Medical students in the M.P.H. program are finding that what they learn can be applied to rural and urban populations, globally and here in the Bronx. During her first summer in the M.P.H. program, current third-year medical student Linda Forrester took part virtually in a Ugandan community health project on diabetes. Closer to home, Destiney Kirby—another current third-year—worked with the Bronx Health Opportunities Partnership–Einstein (Bronx HOPE), a pipeline program that helps students from underrepresented groups pursue careers in the health professions.
“As a Black, low-income female I experienced how the healthcare system can negatively impact a community,” Ms. Kirby says. She sees education as a way to change that. “My dream is to work part-time as a physician and open up a café and bookstore that runs public health initiatives on issues such as asthma interventions, reproductive justice, and sexual education.”
Ms. Forrester, who intends to become a family medicine physician, says she would like to work with community organizations on housing policies, nutrition, and the environment. Eventually she’d like to contribute to public health in her native country of Jamaica. “I would like to make preventive care accessible, particularly to people in rural areas who often don’t get care until their medical conditions are advanced.”
Thanks to the generosity of an Einstein alumni couple, Pilar Vargas, M.D. ’77, Ph.D., and Sten H. Vermund, M.D. ’77, Ph.D., a scholarship fund has been set up for Einstein M.D./M.P.H. students. The gift will pay $3,000 in tuition costs for each of six students annually as well as some travel expenses for fieldwork. For more information, email: firstname.lastname@example.org.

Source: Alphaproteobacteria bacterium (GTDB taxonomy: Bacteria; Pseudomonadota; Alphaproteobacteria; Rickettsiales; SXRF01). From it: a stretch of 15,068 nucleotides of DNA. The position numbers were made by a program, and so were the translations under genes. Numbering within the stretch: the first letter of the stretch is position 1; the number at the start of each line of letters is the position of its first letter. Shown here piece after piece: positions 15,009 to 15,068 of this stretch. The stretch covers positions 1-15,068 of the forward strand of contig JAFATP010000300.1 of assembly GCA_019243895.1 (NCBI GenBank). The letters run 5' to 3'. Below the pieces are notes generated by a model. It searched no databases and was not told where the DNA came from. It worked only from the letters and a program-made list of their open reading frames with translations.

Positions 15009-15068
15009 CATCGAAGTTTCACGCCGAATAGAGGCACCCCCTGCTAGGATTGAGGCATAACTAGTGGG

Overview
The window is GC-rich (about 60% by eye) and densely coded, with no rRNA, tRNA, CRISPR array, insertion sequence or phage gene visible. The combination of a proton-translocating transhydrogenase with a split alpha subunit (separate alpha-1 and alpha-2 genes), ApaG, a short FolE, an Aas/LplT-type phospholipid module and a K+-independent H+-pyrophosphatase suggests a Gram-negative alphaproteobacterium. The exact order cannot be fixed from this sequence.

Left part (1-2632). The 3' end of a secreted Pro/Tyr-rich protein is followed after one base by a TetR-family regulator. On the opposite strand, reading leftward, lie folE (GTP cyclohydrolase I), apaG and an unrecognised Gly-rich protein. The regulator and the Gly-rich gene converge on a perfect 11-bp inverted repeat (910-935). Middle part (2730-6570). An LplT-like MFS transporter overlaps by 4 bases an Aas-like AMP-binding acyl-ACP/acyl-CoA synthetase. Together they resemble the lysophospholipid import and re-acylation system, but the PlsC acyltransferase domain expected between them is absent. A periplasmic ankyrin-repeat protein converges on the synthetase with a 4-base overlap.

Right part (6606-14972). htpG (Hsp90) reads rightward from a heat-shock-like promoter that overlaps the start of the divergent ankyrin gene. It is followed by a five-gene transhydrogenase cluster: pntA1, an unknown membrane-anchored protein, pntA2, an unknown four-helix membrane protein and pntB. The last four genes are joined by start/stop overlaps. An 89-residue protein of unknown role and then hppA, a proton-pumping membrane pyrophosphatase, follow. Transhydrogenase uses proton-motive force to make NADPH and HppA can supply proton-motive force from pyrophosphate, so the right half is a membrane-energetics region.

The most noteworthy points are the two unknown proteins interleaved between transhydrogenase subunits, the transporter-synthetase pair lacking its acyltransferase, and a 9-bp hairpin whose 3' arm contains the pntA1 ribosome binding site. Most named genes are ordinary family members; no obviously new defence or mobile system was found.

Throughout the pandemic, Ms. Luk has been dedicated to helping people in the Bronx. When shortages of essential medical supplies occurred in March 2020, she worked daily with students and community leaders to manufacture thousands of face shields and masks for local hospitals. She has continued her work in the Bronx with the group she connected with during her M.P.H. fieldwork, CONVINCE USA, creating communication tools and strategies to increase the public’s trust in healthcare workers and vaccines.
Ms. Luk would like to specialize in emergency medicine because, she says, “it’s a snapshot of what people across the spectrum are facing in their everyday lives. It ties beautifully to public health because you can see what’s going on and take steps to address it.”
Working on an M.P.H. degree affords students the opportunity “to sink their teeth into a subject, design a study from scratch, and execute it,” Mr. Nemiroff says. For his M.P.H. capstone project, he researched what motivates obese children and their caretakers to change their behavior to make healthier choices. “Adolescence is the ideal time to intervene, before they develop diabetes, hypertension, and other obesity-related conditions,” he says.
He appreciates that his M.P.H. coursework gave him the tools he needs to advocate for programs that improve dietary health. For his fieldwork, he interned at Brooklyn Borough Hall as a Food Policy Fellow, working with local medical schools to incorporate more-effective nutrition education in their curricula and encouraging hospitals to provide healthier, plant-based meals to admitted patients.
Passionate about improving access to healthy food, Ms. Turturro has been an active member of an Einstein student group, Food Justice and Medicine, that is addressing food insecurity in the Bronx. For her M.P.H. fieldwork, Ms. Turturro worked with the CUNY Urban Food Policy Institute to review policies affecting food insecurity and nutrition across 31 counties in New York, New Jersey, and Connecticut.
She used her analysis to pinpoint where these counties could work together to help underserved populations access more local vegetables and fruit. “It was the first time I put myself in the shoes of a policymaker and thought about the impact of decisions on large swaths of the population,” Ms. Turturro says. “My M.P.H. will provide me with the tools to examine community problems and come up with healthy solutions.”